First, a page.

Skip to content

Posts tagged ‘urban planning’

SB 827: Examining Effects in Transit-Rich Neighborhoods

Tuesday, April 24, 2018
Free AIA Members/employees of chapter member firms / $10 guests; After 4/22: $10 AIA Members/employees of chapter member firms / $15 guests
Click here to register.

1.5 CES LUs

Please join AIA East Bay to learn about SB 827, a bill before California’s State Senate which would supersede local zoning to increase the extent and density of development near transit. If passed, the bill would increase by-right building heights within one-half mile of rail stations. Allowable building heights would vary depending on the distance to train stations. To illustrate, new buildings within a 1/4 mile could reach 55 feet by-right. Farther out but within a 1/2 mile, building heights could be 45 feet.

We will examine SB 827’s implications on neighborhood form and explore planning opportunities as we hear from experts conversant in public policy, urban economics, and building and city design typologies.

The presentation will be followed by a wine and cheese reception.

Speakers include:

Laura Foote Clark, YIMBY Action
Kelan Stoy & Kuan Butts, Urban Footprint
Sujata Srivastava, Strategic Economics
John Ellis, Mithun

Moderator: Jay Castle, Assoc. AIA, Meshwork Organization

The Concord Reuse Project and New Town Planning

Tuesday, June 6, 2017
Early registration (by June 4): Free AIA members / $10 Guests
Late registration: $10 AIA members / $15 Guests
Click here to register.

1.5 CES LUs

Come hear the story of the Concord Reuse Project and how the plan has evolved over the last ten years.  The project will redevelop the former Concord Naval Weapons Station to become a model for transit-oriented sustainable design.  North Concord BART serves as a gateway to the 2,300-acre site.  The project will include 12,200 housing units, over 6 million square feet of commercial development and hundreds of acres of parks, open space and greenways.

FivePoint and Hart Howerton are working with the City of Concord to develop a Specific Plan and EIR by the end of 2018.  Rachel Flynn, AIA, Vice President with FivePoint Communities and Eron Ashley, AIA Managing Principal at Hart Howerton will present plans for this exciting project.

About the Presenters:

Rachel Flynn, AIA joined FivePoint in 2016 as Vice President of Planning where she oversees Lennar’s redevelopment of the former Concord Naval Weapons Station.  Prior to this, she was Director of Planning and Building for the City of Oakland. Rachel is the recipient of numerous awards and recognition from organizations such as the Jobs and Housing Coalition of Oakland, the SF Business Times, the Sierra Club of Virginia, the American Institute of Architects, the American Planning Association, and the Governor of Virginia.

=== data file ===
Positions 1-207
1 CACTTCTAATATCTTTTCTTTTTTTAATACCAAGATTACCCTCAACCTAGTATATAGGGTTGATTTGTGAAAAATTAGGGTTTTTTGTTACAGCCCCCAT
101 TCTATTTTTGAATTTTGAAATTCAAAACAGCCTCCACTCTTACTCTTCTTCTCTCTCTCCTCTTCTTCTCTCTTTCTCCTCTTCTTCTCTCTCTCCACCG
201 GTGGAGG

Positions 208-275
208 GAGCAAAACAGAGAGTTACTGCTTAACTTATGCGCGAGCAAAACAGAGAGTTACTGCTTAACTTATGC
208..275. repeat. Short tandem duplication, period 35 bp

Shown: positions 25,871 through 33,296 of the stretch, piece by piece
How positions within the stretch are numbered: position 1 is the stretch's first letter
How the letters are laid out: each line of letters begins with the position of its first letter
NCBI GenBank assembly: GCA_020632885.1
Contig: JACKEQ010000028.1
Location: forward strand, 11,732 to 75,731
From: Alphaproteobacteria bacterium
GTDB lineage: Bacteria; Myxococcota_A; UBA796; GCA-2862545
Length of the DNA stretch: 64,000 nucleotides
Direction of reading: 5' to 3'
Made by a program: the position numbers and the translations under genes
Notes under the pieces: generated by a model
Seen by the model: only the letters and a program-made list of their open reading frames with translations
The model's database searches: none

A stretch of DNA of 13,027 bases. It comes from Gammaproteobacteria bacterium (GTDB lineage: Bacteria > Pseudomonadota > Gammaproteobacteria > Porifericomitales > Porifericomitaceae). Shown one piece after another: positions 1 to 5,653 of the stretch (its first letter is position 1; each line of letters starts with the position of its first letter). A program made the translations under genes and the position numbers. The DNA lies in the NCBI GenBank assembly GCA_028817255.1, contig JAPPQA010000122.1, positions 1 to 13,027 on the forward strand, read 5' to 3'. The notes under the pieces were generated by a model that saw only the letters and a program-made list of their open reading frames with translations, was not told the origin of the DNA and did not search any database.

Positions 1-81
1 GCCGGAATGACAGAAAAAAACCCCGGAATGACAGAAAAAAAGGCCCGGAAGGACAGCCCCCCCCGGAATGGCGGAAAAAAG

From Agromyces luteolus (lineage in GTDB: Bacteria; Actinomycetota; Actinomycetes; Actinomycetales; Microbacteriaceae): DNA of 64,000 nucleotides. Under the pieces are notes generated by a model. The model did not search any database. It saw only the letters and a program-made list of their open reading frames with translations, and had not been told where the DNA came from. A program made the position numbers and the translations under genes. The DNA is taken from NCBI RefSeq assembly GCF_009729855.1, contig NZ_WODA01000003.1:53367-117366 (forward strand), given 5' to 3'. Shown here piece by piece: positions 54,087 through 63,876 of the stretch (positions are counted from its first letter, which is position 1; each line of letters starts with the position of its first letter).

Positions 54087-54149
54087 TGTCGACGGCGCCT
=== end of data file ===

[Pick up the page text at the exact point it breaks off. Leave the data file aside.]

Eron Ashley, AIA is a Managing Principal with Hart Howerton in San Francisco and his skills span from early master-planning, design and construction. Eron has led a variety of assignments including: community master plans in Abu Dhabi, Utah, Arizona, Colorado and Hawaii; full-service design of Pearl Island, Panama; a master plan for San Francisco’s Olympic Club; new clubhouse facilities in Phoenix and Park City; the mixed- use Emeryville Public Market; and The Island House boutique hotel in Lyford Cay, Bahamas.


Rebuilding Cities in China: The Debate over Urban Renewal versus Urban Revitalization

Wednesday, February 17, 2016
AIA East Bay, 1405 Clay Street, Oakland 94612
Free and open to all–please RSVP for room setup. Bring your lunch!

1.5 CES LUs

Massive economic growth in China since 1980 has increased the rate of urbanization. Growth has also increased the wealth of hundreds of millions of Chinese families. One of the few ways that households can invest their savings is in real estate. Urban governments have responded by facilitating investment in construction–especially the development of apartment towers.

However in coastal China, no land is “empty:” even farmland is densely settled. Therefore any new urban development must either acknowledge or erase existing settlements. There can be some overlap between these options, but usually the easiest option is “Urban Renewal:” the erasure of villages and historic landscapes and total replacement with new infrastructure and buildings.

Increasingly, Chinese planners are dissatisfied with the cookie-cutter effect of cities that look increasingly the same. Now that Chinese economic growth has dropped below 7% per year, some Chinese planners are calling for a reconsideration of the feasibility of the other option: Urban Revitalization, in which existing built and cultural landscapes are acknowledged, even as they are transformed.